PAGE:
Action and perception are tightly coupled systems requiring coordination and synchronization over time. How the brain achieves synchronization is still a matter of debate, but recent experiments suggest that brain oscillations may play an important role in this process. Brain oscillations have been also proposed to be fundamental in determining time perception. Here, we had subjects perform an audiovisual temporal order judgment task to investigate the fine dynamics of temporal bias and sensitivity before and after the execution of voluntary hand movement (button-press). The reported order of the audiovisual sequence was rhythmically biased as a function of delay from hand action execution. Importantly, we found that it oscillated at a theta range frequency, starting ∼500 ms before and persisting ∼250 ms after the button-press, with consistent phase-locking across participants. Our results show that the perception of cross-sensory simultaneity oscillates rhythmically in synchrony with the programming phase of a voluntary action, demonstrating a link between action preparation and bias in temporal perceptual judgments.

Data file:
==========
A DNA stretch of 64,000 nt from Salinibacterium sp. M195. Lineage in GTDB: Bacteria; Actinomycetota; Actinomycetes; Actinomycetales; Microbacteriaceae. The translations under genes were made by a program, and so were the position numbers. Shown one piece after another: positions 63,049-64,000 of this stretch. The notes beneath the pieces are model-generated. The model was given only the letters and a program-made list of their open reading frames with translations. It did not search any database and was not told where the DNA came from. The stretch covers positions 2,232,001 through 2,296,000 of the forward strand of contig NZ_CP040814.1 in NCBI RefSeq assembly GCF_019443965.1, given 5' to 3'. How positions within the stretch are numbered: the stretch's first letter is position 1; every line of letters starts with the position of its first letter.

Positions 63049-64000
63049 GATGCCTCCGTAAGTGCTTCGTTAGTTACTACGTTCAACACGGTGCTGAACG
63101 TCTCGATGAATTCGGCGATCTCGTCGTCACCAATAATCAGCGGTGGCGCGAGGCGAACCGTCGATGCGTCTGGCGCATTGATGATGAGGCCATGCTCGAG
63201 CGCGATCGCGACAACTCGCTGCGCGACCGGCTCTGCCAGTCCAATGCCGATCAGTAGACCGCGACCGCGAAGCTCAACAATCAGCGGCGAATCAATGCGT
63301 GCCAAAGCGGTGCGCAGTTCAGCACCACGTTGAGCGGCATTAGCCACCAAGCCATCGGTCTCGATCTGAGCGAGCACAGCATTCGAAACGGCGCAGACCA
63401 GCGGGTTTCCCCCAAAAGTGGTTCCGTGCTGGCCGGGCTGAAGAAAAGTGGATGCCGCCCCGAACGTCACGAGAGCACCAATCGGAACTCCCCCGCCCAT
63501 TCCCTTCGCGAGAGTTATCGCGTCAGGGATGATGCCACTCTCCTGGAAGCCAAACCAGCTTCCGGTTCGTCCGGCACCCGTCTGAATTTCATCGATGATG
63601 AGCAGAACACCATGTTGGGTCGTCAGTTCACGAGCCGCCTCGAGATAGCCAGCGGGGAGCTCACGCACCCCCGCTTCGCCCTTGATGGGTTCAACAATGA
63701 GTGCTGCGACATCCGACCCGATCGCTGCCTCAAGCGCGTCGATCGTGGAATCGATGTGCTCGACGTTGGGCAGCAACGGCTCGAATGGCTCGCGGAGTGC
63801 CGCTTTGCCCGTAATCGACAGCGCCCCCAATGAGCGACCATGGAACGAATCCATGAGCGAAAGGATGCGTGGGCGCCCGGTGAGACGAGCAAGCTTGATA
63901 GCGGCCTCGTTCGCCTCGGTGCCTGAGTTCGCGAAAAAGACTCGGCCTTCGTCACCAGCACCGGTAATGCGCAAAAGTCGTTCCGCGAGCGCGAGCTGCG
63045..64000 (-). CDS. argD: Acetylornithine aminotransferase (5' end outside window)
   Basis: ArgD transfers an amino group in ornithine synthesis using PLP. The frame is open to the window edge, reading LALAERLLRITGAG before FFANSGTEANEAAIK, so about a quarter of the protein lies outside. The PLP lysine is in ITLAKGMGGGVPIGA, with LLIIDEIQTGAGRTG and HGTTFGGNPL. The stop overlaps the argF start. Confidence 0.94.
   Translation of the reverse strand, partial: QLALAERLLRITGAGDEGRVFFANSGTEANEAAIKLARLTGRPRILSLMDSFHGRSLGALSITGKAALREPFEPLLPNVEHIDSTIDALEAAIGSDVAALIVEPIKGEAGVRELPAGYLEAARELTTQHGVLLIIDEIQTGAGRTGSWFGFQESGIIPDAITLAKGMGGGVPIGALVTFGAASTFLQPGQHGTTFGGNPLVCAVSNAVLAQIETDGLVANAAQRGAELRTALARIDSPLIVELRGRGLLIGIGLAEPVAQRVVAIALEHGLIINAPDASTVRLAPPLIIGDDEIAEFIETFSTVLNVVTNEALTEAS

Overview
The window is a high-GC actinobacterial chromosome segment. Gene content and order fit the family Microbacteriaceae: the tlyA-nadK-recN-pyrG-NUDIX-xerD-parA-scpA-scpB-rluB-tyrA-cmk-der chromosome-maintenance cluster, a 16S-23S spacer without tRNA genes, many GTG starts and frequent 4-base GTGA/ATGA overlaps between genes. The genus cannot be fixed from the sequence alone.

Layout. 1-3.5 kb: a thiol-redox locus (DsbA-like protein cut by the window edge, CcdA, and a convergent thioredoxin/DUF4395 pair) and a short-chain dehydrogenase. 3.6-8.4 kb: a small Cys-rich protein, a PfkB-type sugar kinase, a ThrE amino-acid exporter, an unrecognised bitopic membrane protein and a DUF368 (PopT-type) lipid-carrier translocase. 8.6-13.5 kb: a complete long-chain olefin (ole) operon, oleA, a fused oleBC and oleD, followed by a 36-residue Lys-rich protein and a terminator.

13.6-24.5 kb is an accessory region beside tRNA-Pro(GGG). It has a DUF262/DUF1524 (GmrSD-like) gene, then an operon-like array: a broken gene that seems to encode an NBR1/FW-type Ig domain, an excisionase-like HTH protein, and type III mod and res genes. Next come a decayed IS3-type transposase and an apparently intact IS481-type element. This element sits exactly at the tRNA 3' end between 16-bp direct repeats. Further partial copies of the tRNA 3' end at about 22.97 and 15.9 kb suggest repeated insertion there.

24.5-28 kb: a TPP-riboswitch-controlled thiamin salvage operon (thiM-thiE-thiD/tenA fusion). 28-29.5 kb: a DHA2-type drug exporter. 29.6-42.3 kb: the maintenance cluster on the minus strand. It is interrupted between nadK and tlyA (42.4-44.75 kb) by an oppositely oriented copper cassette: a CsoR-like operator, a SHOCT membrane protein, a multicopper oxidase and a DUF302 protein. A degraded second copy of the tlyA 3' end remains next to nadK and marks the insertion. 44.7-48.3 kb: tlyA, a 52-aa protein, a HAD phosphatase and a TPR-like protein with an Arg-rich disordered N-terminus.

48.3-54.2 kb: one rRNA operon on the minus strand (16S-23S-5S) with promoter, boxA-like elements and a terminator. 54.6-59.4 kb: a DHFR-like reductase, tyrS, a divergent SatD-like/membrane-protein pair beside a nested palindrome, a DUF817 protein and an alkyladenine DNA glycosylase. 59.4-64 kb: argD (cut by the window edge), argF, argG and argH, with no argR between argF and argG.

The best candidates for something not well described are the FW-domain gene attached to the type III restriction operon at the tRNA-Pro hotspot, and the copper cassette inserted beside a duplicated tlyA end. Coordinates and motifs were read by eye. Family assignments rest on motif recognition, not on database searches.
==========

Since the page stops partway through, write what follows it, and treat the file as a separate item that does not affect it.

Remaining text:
Keywords: Audiovisual; Behavioral Oscillations; Decision Bias; Simultaneity; Theta; Time Perception.